Course Feature – Grapevine Golf Course
The City of Grapevine is known for many things. The Gaylord Texan, the Grapevine Vintage Railroad, Great Wolf Lodge and Grapefest, which is the largest wine festival in the Southwest are all great experiences if you make it to this great suburb.
If you are a golfer, Grapevine should also be on your radar. Of course, there is Cowboys Golf Club, which is a great facility, but it isn’t necessarily the cheapest option in the area. If you are a more budget conscious golfer that is looking for some action in the city of the grape, then might I direct your attention to Grapevine Golf Course. This facility was long a hidden gem in the area, gracing the property immediately next to the levy at Lake Grapevine. Those of us in the know used to always make the trip up to the course for the country club quality course conditions and budget rates.
In the last 15 years, Grapevine is now on just about everyone’s list of the best courses in the area, and that is for good reason. To begin with, Grapevine has three nines, so there are 27 great holes for your tee-to-green enjoyment. The Bluebonnet, the Mockingbird and the Pecan are all worthy and interesting, with plenty of water features, great bunkering, and some interesting terrain changes throughout the three courses.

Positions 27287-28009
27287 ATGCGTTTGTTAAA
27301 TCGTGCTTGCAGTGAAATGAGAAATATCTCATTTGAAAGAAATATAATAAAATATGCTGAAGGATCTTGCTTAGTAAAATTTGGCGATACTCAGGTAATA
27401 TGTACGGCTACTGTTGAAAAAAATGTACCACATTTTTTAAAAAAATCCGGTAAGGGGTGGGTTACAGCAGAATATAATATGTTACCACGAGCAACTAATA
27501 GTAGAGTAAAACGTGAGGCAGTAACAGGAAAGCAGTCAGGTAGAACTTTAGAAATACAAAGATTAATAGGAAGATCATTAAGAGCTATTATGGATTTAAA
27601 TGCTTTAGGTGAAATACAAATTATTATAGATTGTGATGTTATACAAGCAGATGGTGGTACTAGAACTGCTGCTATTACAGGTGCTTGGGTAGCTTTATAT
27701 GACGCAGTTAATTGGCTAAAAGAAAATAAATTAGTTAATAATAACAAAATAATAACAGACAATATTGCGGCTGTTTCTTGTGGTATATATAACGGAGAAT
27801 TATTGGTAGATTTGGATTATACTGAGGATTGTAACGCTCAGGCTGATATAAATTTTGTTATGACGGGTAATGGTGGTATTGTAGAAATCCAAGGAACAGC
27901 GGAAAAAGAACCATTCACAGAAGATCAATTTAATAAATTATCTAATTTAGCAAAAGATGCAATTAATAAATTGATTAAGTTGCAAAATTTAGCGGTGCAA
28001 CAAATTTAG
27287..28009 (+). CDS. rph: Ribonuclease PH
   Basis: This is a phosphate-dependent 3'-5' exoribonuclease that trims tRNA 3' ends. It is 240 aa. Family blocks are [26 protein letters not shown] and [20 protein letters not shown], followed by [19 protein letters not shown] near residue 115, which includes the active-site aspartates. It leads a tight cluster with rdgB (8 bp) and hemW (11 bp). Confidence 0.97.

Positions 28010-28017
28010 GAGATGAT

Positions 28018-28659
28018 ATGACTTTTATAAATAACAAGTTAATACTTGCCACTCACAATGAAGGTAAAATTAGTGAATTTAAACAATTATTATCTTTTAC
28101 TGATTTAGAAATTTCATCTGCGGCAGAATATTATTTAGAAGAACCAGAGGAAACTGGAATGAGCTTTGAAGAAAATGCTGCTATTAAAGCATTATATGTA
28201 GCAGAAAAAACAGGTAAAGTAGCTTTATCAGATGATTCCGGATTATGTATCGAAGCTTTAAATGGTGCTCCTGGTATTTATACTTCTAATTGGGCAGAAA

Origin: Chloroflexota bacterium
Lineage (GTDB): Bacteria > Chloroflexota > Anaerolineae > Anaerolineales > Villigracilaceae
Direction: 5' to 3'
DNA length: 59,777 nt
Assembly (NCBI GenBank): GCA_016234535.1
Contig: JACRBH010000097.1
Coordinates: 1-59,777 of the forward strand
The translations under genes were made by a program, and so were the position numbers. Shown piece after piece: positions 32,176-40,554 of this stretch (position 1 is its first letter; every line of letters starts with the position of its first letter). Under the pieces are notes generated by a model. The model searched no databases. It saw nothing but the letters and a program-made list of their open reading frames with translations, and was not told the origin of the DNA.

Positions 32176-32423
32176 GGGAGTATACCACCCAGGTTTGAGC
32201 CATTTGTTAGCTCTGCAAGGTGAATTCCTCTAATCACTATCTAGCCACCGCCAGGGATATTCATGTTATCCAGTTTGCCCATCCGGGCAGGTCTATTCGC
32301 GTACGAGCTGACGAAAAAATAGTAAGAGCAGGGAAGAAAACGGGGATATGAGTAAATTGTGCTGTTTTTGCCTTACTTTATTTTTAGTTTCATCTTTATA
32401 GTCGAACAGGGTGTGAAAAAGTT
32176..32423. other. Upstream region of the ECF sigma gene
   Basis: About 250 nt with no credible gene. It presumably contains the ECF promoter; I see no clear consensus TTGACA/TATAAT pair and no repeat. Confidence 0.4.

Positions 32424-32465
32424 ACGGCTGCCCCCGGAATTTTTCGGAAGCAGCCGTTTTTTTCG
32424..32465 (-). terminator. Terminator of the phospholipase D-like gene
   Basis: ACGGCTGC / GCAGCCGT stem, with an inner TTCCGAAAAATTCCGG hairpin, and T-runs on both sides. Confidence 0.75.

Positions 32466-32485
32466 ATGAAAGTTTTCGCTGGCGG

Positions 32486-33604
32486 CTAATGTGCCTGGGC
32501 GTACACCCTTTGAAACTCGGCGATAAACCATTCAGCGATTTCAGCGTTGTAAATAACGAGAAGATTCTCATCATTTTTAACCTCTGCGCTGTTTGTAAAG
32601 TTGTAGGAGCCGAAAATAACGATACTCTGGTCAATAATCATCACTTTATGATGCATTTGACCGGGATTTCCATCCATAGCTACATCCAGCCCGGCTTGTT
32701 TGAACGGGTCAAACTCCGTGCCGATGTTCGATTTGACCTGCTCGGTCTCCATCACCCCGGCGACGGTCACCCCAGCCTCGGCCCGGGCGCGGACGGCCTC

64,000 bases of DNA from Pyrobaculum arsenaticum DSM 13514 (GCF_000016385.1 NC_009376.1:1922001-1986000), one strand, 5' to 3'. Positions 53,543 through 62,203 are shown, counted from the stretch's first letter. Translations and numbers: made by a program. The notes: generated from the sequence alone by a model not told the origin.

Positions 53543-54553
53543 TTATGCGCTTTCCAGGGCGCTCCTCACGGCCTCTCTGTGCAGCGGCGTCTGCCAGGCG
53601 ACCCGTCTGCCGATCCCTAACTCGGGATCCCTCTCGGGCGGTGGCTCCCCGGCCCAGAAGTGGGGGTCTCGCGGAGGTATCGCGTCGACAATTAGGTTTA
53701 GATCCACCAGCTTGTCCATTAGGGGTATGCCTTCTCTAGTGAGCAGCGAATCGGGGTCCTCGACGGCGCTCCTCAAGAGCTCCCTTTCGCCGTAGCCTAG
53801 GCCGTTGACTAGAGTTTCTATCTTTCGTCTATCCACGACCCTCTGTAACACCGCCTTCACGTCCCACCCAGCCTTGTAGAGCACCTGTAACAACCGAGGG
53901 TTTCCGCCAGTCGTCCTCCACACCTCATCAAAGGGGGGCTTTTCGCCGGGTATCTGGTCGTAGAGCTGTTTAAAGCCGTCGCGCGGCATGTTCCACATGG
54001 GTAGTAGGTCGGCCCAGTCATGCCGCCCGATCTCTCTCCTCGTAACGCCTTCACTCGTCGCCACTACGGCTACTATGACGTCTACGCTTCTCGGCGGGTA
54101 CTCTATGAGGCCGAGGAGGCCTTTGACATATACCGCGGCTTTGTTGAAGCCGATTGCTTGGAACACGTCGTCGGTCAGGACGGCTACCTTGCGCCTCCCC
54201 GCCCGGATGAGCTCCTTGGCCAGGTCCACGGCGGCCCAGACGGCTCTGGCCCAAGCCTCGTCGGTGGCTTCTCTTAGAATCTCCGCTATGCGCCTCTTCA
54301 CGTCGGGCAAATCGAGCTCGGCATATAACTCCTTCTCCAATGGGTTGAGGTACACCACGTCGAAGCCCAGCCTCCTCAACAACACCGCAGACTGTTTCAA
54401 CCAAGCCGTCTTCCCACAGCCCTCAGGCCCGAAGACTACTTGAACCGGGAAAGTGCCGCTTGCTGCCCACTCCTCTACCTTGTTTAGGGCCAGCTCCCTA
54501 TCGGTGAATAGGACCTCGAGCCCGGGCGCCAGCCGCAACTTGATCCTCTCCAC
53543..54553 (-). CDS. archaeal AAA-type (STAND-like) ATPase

The courses are fantastic, and to be honest, they could be running things out of a single-wide and I would probably still enjoy the experience, but the addition of a new clubhouse, which officially opened in June, really adds the cherry on top of this muni. Funding for the project was via the city’s bond program, which also approved the construction of a pair of fire stations and a new animal shelter.
The new digs more than doubled the size of the old clubhouse and includes Persimmons Restaurant and bar as well as a grand patio and everything else a player or tournament might need.
“We never really had a way to bring that great experience out there back inside.” Said Director of Golf Russell Pulley. “Now that we have this great clubhouse, I think the players are going to get here early and stick around after they play.”